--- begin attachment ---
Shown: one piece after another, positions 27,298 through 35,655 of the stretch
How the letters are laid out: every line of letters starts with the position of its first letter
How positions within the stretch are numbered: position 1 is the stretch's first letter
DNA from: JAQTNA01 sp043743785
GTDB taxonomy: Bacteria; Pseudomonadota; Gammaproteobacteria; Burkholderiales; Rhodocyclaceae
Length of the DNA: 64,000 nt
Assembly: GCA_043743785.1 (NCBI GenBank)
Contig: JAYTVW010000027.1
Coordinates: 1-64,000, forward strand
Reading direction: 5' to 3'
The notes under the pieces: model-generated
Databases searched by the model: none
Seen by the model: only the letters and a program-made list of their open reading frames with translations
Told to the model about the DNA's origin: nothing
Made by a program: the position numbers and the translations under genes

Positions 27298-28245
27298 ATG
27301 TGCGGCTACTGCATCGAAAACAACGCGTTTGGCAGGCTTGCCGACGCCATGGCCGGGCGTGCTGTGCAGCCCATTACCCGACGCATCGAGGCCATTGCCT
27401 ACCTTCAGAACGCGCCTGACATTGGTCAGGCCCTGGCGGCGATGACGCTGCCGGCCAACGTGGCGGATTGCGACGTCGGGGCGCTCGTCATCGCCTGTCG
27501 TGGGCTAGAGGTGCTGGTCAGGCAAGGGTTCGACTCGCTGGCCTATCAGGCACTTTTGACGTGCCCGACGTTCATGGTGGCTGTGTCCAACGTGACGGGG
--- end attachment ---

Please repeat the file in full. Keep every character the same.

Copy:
Shown: one piece after another, positions 27,298 through 35,655 of the stretch
How the letters are laid out: every line of letters starts with the position of its first letter
How positions within the stretch are numbered: position 1 is the stretch's first letter
DNA from: JAQTNA01 sp043743785
GTDB taxonomy: Bacteria; Pseudomonadota; Gammaproteobacteria; Burkholderiales; Rhodocyclaceae
Length of the DNA: 64,000 nt
Assembly: GCA_043743785.1 (NCBI GenBank)
Contig: JAYTVW010000027.1
Coordinates: 1-64,000, forward strand
Reading direction: 5' to 3'
The notes under the pieces: model-generated
Databases searched by the model: none
Seen by the model: only the letters and a program-made list of their open reading frames with translations
Told to the model about the DNA's origin: nothing
Made by a program: the position numbers and the translations under genes

Positions 27298-28245
27298 ATG
27301 TGCGGCTACTGCATCGAAAACAACGCGTTTGGCAGGCTTGCCGACGCCATGGCCGGGCGTGCTGTGCAGCCCATTACCCGACGCATCGAGGCCATTGCCT
27401 ACCTTCAGAACGCGCCTGACATTGGTCAGGCCCTGGCGGCGATGACGCTGCCGGCCAACGTGGCGGATTGCGACGTCGGGGCGCTCGTCATCGCCTGTCG
27501 TGGGCTAGAGGTGCTGGTCAGGCAAGGGTTCGACTCGCTGGCCTATCAGGCACTTTTGACGTGCCCGACGTTCATGGTGGCTGTGTCCAACGTGACGGGG